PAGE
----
2 People in India and Pakistan were killed by cyclone Biparjoy

2 People in India and Pakistan were killed by cyclone Biparjoy

Islamabad and New Delhi

Tropical Storm Biparjoy made landfall in India’s western Gujarat state, near the Pakistan border, unleashing strong winds that ripped apart trees and broke power lines.

According to the Joint Typhoon Warning Centre, Biparjoy was a powerful tropical storm with winds of 65 mph (100 kph) when it made landfall.

Wind and storm surge hazards are forecast to reduce as it advances slowly onshore, with flooding becoming the most major effect for millions of people over the next 48 hours.

Heavy rain advisories for northwest India are anticipated to stay in effect till Saturday.

The meteorological agency in Pakistan issued a warning of widespread dust storms and thunderstorms in the southern Sindh province, with some extremely heavy rain and squally gusts of 50-60 mph (80-100 kph).

Local Indian television broadcasted video and photographs of roads turning into rivers, trees bending in the wind, and people swimming waist-deep in floodwater.

As of Friday morning local time, two people had been slain in India, bringing the total number of people killed in the country to nine. Earlier this week, four boys drowned off the shore of Mumbai, the country’s financial capital, while three others perished after a wall collapsed in Gujarat’s Kutch and Rajkot regions due to heavy rain and high winds, according to Reuters, citing local authorities.

The Indian army and coast guard are standing by to help with rescue and relief activities.

Pakistan’s Climate Change Minister, Sherry Rehman, tweeted on Friday that the nation had been “prepared but largely spared the full force” of Biparjoy.

Both India and Pakistan adopted widespread safety precautions before the storm to guarantee minimum damage and loss of life. According to officials, around 180,000 people have been evacuated from high-impact zones in both nations.

Livestock was also relocated to higher land, schools were closed, and fishing was prohibited throughout Gujarat state. Two of India’s main ports have also shut down.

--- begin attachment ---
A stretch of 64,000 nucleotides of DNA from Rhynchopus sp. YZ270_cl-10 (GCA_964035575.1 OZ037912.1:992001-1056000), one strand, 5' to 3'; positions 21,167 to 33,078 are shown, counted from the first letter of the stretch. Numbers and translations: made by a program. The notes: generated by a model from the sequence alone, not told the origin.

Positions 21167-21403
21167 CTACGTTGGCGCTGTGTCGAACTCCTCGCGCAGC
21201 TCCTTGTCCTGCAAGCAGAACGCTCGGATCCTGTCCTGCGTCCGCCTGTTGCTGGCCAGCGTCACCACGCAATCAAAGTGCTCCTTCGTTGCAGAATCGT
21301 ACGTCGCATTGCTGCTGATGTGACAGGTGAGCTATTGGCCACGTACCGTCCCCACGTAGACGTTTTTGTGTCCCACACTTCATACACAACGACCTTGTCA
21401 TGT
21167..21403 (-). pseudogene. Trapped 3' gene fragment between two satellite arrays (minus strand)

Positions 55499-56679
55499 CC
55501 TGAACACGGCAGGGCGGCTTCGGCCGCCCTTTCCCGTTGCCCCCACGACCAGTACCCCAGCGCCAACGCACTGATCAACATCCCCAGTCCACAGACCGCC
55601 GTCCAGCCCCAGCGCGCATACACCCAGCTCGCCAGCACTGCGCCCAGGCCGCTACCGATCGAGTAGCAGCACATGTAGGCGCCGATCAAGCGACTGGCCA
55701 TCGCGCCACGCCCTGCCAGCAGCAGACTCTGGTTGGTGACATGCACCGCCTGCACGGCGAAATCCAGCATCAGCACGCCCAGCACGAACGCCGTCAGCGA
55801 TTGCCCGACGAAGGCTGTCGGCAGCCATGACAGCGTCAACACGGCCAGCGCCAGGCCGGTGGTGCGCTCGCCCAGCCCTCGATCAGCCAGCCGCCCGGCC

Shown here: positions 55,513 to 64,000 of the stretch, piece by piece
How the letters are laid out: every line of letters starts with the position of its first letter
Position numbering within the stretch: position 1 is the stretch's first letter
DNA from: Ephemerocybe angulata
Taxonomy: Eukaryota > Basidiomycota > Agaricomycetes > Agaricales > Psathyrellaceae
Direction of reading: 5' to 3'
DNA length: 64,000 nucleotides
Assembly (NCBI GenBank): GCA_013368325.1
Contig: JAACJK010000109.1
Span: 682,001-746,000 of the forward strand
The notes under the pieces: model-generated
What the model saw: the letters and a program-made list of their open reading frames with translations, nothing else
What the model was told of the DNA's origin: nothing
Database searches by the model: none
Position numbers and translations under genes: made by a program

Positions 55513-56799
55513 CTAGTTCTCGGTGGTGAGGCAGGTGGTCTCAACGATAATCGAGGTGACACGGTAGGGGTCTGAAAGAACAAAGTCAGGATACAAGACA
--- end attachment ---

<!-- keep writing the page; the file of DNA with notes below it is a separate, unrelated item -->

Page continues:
Meanwhile, malls and shops along the shoreline of Karachi, Pakistan’s largest metropolis and the capital of Sindh, have been closed. Pakistan’s national carrier, PIA, has also taken preventive steps, such as round-the-clock security, to reduce possible risks.

According to the National Disaster Management Authority, fishermen have been instructed to avoid the water, and hospitals are stocked with emergency workers.

Since late last week, Biparjoy has been churning over the northeastern Arabian Sea, towards southern Pakistan and western India, with winds of 160 kph (100 mph) and gusts of 195 kph (121 mph). Although it weakened as it reached land, the region saw heavy rain, damaging winds, and coastal storm surges in the days leading up to its arrival.

It comes less than a year after unprecedented monsoon rains and melting glaciers destroyed large swaths of Pakistan, killing almost 1,600 people.

According to experts, the storm is also a symptom of the escalating climate problem.

Scientists from the Shenzhen Institute of Meteorological Development and the Chinese University of Hong Kong published a study in Frontiers in Earth Science in 2021 that found tropical cyclones in Asian countries could have twice the destructive power by the end of the century, with scientists claiming that the human-made climate crisis is already strengthening them.

The disaster management body in neighboring Pakistan announced on Friday that the cyclone’s strength is decreasing.

According to the officials, it is predicted to weaken further into a cyclonic storm and finally into a depression by [Friday] evening.

The Pakistan Meteorological Department’s chairman, Sardar Sarfaraz, told Al Jazeera that the storm might bring heavy rainfall to Pakistan’s coastal districts on Friday and Saturday.

The cyclone’s power has significantly decreased, and we expect it to weaken into a depression by the evening. However, the cyclonic effect would generate strong showers and winds in a few regions, ranging from 60 to 80 km/h (37 to 50 mph), he warned.

According to Sarfaraz, the government has urged officials to guarantee that the approximately 82,000 people displaced by the storm are not returned to their homes before Saturday owing to weather conditions.

UNICEF said that over 625,000 children in the two countries were in urgent danger.

Cyclone Biparjoy in Pakistan threatens a fresh catastrophe for children and families in Sindh, the province worst hit by last year’s disastrous floods, according to Noala Skinner, UNICEF’s regional director for South Asia.

Cyclones, which are similar to hurricanes in the North Atlantic or typhoons in the Northwest Pacific, are a common and fatal threat along the northern Indian Ocean coast, where tens of millions of people dwell.

A 2021 research discovered that the frequency, length, and strength of cyclones in the Arabian Sea grew dramatically between 1982 and 2019, and scientists predict that this trend will continue, making natural catastrophe preparations even more critical.

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